By Peter Jaworski
June 13, 2023
Blood plasma, the straw-coloured part of our blood that is composed of a variety of essential proteins including immunoglobulins, is essential for meeting the medical and therapeutic needs of vulnerable patients. But are we collecting enough plasma to ensure uninterrupted, safe, and sufficient access to those often life-saving therapies? Is the collection model to which Canada currently adheres the most efficient?
To answer that question, this paper compares the main models of plasma collection used around the world and examines the policies that have an impact on these models. One model is a non-commercial model – private or public – that does not compensate donors for their plasma. Another is a commercial model that does compensate donors. A third model, a public-private partnership with donor compensation, has also emerged recently.
Most countries, including the United Kingdom, New Zealand, Australia, and 23 of the 27 EU countries (as well as Canada’s most populous provinces), have adopted policies legally enshrining a single model – a domestic non-commercial model that does not compensate donors for plasma. However, a handful of countries – Germany, Austria, Hungary, the Czech Republic, and the United States – have at least a decade’s worth of experience with policies that permit both models to operate within their borders. The difference in the outcomes of the two approaches is stark.
Every country that permits the commercial model to operate within its borders has surplus plasma. Yet every country that prohibits the commercial model or donor compensation has plasma collection deficits which have only grown over the past decade. There are no exceptions.
Germany, Austria, Hungary, the Czech Republic, and the United States provide close to 90 percent of the plasma used to manufacture therapies to meet the global needs of patients. The United States alone is home to more than 80 percent of the world’s plasma collection centres and provides more than 70 percent of the plasma for the world’s plasma therapies. All other countries combined – including Canada, Australia, New Zealand, the UK, many EU members, and others – manage to collect only enough plasma to meet 10 percent of the global need.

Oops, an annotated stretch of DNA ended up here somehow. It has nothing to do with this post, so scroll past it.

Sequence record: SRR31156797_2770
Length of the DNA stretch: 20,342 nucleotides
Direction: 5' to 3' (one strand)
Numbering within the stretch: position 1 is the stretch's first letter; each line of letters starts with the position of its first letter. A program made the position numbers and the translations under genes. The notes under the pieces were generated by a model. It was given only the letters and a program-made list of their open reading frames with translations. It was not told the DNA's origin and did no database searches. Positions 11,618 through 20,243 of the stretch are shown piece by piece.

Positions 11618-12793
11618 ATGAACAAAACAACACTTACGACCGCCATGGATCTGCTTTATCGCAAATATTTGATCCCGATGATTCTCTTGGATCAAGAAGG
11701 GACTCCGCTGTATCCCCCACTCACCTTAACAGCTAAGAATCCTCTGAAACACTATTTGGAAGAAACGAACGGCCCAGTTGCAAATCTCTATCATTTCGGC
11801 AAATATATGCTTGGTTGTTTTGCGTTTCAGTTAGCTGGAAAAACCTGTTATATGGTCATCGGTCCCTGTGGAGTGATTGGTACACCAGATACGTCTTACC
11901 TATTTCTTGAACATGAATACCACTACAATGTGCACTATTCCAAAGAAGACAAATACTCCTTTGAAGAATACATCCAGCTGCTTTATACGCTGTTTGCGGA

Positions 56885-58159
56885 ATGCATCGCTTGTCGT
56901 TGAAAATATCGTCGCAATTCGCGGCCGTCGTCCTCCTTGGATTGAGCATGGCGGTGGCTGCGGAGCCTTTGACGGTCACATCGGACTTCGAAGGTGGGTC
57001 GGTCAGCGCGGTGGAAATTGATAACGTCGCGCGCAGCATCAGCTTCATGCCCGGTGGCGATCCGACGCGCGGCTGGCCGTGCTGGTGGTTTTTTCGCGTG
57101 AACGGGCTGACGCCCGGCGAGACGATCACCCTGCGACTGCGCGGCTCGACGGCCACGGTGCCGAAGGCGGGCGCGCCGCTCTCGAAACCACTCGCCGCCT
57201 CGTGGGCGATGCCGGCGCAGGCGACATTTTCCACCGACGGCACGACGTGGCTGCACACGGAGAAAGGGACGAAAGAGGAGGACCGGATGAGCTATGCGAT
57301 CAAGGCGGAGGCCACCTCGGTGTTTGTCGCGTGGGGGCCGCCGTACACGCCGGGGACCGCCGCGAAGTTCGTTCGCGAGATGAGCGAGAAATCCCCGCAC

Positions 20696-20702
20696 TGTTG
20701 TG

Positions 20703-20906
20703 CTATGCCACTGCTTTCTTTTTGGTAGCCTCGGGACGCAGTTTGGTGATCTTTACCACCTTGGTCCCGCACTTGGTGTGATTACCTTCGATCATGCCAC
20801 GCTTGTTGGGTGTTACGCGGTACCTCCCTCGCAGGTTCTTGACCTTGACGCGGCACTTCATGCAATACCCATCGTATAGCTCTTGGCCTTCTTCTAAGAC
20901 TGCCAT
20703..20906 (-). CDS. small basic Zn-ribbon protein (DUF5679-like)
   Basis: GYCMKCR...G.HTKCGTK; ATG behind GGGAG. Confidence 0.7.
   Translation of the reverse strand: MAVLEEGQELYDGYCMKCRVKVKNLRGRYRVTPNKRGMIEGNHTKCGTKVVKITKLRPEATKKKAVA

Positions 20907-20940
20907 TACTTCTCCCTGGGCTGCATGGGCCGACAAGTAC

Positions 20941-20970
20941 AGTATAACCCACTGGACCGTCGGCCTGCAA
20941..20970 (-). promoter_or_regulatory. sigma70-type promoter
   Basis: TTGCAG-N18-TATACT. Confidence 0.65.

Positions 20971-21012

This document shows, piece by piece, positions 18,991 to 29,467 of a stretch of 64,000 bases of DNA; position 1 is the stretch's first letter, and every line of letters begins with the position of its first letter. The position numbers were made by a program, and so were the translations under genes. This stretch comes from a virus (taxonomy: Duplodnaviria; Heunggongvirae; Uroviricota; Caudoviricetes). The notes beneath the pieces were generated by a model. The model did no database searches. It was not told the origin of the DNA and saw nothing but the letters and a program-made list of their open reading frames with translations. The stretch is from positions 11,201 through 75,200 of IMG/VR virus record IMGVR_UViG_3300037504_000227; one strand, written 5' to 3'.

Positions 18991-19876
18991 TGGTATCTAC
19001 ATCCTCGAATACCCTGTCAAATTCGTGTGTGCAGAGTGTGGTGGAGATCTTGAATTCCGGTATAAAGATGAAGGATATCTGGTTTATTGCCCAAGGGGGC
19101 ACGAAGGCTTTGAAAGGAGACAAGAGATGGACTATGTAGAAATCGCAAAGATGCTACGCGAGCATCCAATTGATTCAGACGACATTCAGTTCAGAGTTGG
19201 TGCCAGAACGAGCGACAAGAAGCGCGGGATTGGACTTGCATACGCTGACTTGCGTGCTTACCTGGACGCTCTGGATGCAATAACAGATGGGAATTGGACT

The figures represent an unacceptable imbalance in the global supply chain for plasma protein therapies. While the US could plausibly provide enough plasma to meet the growing global demand for therapies, both a precautionary approach and possible political and legal uncertainties recommend a greater regional balance in collections.
To secure plasma, most countries look first to their own non-compensated donors. But apart from this method simply not producing the volumes needed, it is expensive to operate a non-commercial, non-compensated plasma collection system. Compared with the commercial alternative, non-compensated plasma collections typically cost between two to four times more, according to a 2018 Health Canada expert panel.
To collect enough plasma to meet the needs of Canadian patients in 2019 would have cost provincial governments $1.7 billion in collection costs alone. Meanwhile, buying its plasma protein products from external sources where the donors are compensated cost Canada $656 million between 2018 and 2019.
The question is obvious: why hasn’t Canada opted to permit domestic collections of commercial compensated plasma? Governments worry that compensated plasma collections may adversely affect the collection of non-commercial, non-compensated whole blood. But studies have shown no apparent negative relationship between compensated plasma collections and non-compensated blood and plasma collections.
Canada, and most other countries, need systems that collect enough plasma to ensure that every patient who needs a plasma therapy has access to it. Our current policies are hypocritical. We don’t permit commercial compensated plasma collections within our borders, but every country relies on them. If it is immoral to pay Canadians for plasma, why is it moral to pay Americans? It is time to steer away from the iceberg and to create a policy framework that permits rather than forbids commercial compensated plasma collections.